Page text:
Source by Taiwan News
Taiwanese scientists have discovered a key mechanism that causes diabetes and developed a new drug treatment that could "fully reverse" the disease, according to reports.
Diabetes has been shown to be caused by the loss and function of Beta cells (β-cells) in pancreatic islets, which are regions of the pancreas that contain hormone-producing cells. Yang Wen-chin (楊文欽) and his team at Academia Sinica's Agricultural Biotechnology Research Center (ABRC) have discovered through experiments on mice that the protein-coding gene, Pdia4 (Protein Disulfide Isomerase Family A Member 4), is responsible for the destruction of β-cells and that inhibiting this gene can prevent and even reverse the loss of such cells.
In the study, Academia Sinica scientists found that in mice the presence of Pdia4 led to the death of β-cells, their dysfunction, and the production of aberrant reactive oxygen species (ROS). They found that Pdia4 works with its downstream partners, Ndufs3 and p22phox, to increase ROS generation in the mitochondria and cytosol of β-cells, leading to their failure and the progression of diabetes.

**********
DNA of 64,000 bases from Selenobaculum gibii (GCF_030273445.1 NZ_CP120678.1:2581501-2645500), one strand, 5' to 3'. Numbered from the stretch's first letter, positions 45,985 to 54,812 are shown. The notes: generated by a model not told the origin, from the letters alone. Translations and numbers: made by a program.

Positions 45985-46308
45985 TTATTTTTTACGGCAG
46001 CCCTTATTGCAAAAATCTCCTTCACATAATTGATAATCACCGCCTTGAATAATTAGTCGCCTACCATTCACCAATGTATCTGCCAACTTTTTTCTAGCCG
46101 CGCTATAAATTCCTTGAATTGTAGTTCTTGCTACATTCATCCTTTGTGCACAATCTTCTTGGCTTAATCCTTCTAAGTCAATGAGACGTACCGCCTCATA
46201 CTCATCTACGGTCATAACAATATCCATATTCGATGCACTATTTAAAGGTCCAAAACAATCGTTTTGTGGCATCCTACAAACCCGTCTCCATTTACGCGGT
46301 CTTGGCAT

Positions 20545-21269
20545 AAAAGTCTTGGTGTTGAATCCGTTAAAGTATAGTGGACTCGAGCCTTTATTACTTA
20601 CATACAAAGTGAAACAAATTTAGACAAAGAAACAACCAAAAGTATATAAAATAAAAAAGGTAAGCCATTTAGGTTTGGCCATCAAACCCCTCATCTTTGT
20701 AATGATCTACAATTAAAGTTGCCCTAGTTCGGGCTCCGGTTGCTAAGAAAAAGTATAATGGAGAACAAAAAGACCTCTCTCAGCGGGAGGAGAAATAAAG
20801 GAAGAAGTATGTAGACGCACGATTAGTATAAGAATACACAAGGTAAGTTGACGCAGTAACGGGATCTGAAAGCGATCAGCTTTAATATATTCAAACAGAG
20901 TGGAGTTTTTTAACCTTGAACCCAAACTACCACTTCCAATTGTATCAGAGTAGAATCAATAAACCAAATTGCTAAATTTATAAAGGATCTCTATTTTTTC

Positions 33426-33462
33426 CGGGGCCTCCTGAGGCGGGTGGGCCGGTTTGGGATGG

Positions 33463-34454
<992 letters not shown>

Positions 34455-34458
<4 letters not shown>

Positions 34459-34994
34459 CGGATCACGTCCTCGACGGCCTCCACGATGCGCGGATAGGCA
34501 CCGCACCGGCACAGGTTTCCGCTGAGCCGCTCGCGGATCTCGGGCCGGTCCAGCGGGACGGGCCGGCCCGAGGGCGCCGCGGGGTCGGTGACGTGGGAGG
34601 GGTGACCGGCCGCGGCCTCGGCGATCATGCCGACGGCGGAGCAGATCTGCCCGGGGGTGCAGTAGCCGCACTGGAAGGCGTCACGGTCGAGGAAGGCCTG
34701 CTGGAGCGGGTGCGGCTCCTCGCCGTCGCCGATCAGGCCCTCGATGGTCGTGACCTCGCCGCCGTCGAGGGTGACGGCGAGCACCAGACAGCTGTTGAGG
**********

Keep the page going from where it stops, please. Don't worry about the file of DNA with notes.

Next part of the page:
When scientists introduced the Pdia4 inhibitor, 2-β-D-glucopyranosyloxy1-hydroxytrideca 5,7,9,11-tetrayne (GHTT), they found that it interfered with the interaction between the gene with its partners, reduced ROS production, and ameliorated β-cell failure. The result of this ablation of Pdia4 was found to alleviate diabetes in mouse models.
Furthermore, the scientist found that this ablation method alone or in combination with food reduction could "fully reverse diabetes." The researchers believe that the reversal of diabetes in the mice was the result of reduced β-cell deaths "and/or replenishment of β-cells."
Based on the study, Yang suggests that Pdia4 can be used as a diagnostic target for diabetes, while its inhibitor GHTT can be employed as a therapeutic to treat the disease. Yang was sited by CNA as stating that preclinical studies have been completed with the support of the Ministry of Science and Technology. Phase I clinical trials are slated to begin in Taiwan in January of next year, and it is estimated that it will take at least seven years for the drug to complete clinical trials and reach the market.
According to the Health Promotion Administration statistics, there are approximately 2 million people who suffer from diabetes in Taiwan. New cases increase at a rate of 25,000 per year.